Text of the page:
December 02, 2022

CO2 Costs for Heating: Starting 1 January 2023, Landlords in Germany Required to Pay a Share

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On 25 November 2022, the parliamentary chamber of the German federal states (Bundesrat) cleared the way for the Carbon Dioxide Cost Sharing Act (KohlendioxidkostenaufteilungsgesetzCO2KostAufG), which the federal parliament (Bundestag) passed on 10 November 2022. Starting 1 January 2023, landlords will have to bear parts of the costs for emissions certificates for heating fuels (so-called CO2 costs). Landlords will no longer be able to pass on CO2 costs to tenants in full or will be required to reimburse tenants for CO2 costs. The only exceptions are buildings that are particularly energy-efficient or where refurbishments to improve energy efficiency are legally precluded. However, all landlords will have to comply with new requirements for the billing of heating costs starting with the 2023 billing period.


Germany introduced a national emissions trading system for heating fuels on 1 January 2021. Since then, fuel suppliers have been required to purchase an emissions certificate for each tonne of CO2 equivalent that would be emitted if the supplied fuels were burned. The costs for the emissions certificates are generally passed down the supply chain.

Annually increasing fixed prices for emissions certificates have been stipulated for the years 2021 to 2025. The starting price in 2021 was EUR 25 per tonne. According to the current regulations, the price will almost double by 2025, reaching EUR 45 per tonne. From 2026 onwards, the emissions certificates are to be auctioned.

Until now, landlords were usually able to pass on their CO2 costs in full to tenants as part of the utility costs (Betriebskosten). As a result, CO2 costs have so far not had a financial impact on landlords. From 1 January 2023, CO2 costs will be divided between the tenant and the landlord, with the CO2KostAufG restricting the rights of landlords to pass on CO2 costs to tenants. The goal is to create an incentive for landlords to carry out energy-saving refurbishments, while incentivising tenants to reduce their heat consumption.

Distinction between Residential and Non-Residential Buildings

The new Act differentiates between residential and non-residential buildings when determining the share of CO2 costs to be borne by the landlord:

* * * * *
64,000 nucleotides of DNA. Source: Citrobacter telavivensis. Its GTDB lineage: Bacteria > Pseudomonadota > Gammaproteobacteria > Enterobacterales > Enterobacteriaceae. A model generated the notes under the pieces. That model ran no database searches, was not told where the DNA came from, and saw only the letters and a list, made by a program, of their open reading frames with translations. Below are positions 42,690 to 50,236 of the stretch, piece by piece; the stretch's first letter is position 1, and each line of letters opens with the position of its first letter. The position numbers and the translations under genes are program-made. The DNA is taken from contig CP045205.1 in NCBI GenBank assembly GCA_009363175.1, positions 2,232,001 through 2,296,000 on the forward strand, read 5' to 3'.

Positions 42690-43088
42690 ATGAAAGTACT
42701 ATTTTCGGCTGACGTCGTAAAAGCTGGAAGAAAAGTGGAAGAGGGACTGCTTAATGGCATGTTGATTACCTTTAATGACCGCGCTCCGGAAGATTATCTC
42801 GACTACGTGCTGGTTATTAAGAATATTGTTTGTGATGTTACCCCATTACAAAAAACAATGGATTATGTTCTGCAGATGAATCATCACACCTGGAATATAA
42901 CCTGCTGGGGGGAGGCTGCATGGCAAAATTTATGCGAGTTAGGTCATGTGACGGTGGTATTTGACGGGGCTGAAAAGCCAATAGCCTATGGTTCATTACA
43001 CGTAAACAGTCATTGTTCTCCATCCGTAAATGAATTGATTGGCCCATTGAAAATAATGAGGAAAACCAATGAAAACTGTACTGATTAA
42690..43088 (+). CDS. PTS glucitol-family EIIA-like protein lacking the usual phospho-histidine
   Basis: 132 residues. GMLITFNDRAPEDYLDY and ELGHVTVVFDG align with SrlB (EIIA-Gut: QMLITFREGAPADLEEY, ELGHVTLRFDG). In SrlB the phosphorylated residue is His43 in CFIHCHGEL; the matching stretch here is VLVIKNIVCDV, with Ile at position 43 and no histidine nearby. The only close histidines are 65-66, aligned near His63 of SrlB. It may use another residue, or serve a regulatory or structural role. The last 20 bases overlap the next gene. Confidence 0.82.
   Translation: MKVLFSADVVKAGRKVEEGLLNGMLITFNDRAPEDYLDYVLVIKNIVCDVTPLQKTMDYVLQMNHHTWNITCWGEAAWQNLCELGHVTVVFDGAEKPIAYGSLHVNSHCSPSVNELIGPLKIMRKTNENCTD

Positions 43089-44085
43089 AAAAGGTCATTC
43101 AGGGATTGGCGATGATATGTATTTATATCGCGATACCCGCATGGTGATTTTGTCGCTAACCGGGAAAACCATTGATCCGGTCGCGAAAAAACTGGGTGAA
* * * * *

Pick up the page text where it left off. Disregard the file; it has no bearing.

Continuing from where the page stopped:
For residential buildings, the landlord's share will be set between 0% and 95% of the total CO2 costs. The exact percentage depends on the carbon dioxide emissions of the respective building or flat. Landlords must determine the carbon dioxide emissions when preparing the annual utilities bill (Nebenkostenabrechnung) for their tenants. The basis for the landlord's calculation must be disclosed to the tenants. Pursuant to the Act, fuel suppliers must include in their invoices the information required to make this determination.

For non-residential buildings, CO2 costs will initially be split equally between landlords and tenants. However, the introduction of a more refined model is planned for non-residential buildings in 2025.

If tenants arrange their own heat supply, they are entitled to claim a reimbursement of their CO2 costs from the landlord.

In cases where legal requirements - such as those arising from monument-protection law or in so-called milieu protection areas (Milieuschutzgebiete) - preclude or limit energy efficiency refurbishments of the building or the heat supply, the percentage share of the CO2 costs to be borne by the landlord may be reduced to zero. Landlords must provide to their tenants evidence of the circumstances entitling them to reduce their share of the CO2 costs.

Key Considerations for Landlords

Due to the new regulations, landlords face increasing costs starting in 2023. In addition, landlords will be required to comply with several new obligations. In particular, landlords should consider the following:

  • Landlords of residential buildings are required to determine carbon dioxide emissions as well as their share of the CO2 costs.
  • From the 2023 billing period, utility bills must be adjusted to comply with the requirements of the CO2KostAufG.
  • Landlords should check whether their building is exempt from CO2 cost sharing because the building is particularly energy efficient or because the carrying out of refurbishments to improve energy efficiency is precluded by law.
  • Landlords should examine whether energy-saving refurbishments (i.e., insulation of the building or decarbonisation of the heat supply) could be economically feasible for their properties, particularly given their future participation in paying CO2 costs.
  • When determining the above, the current and planned future requirements of the Building Energy Act (Gebäudeenergiegesetz, GEG), as well as potential funding opportunities, should be considered. In addition, existing permit requirements for carrying out energy-saving refurbishments and rent price restrictions on passing on refurbishment costs to tenants are likely to play a role in the decision-making process.

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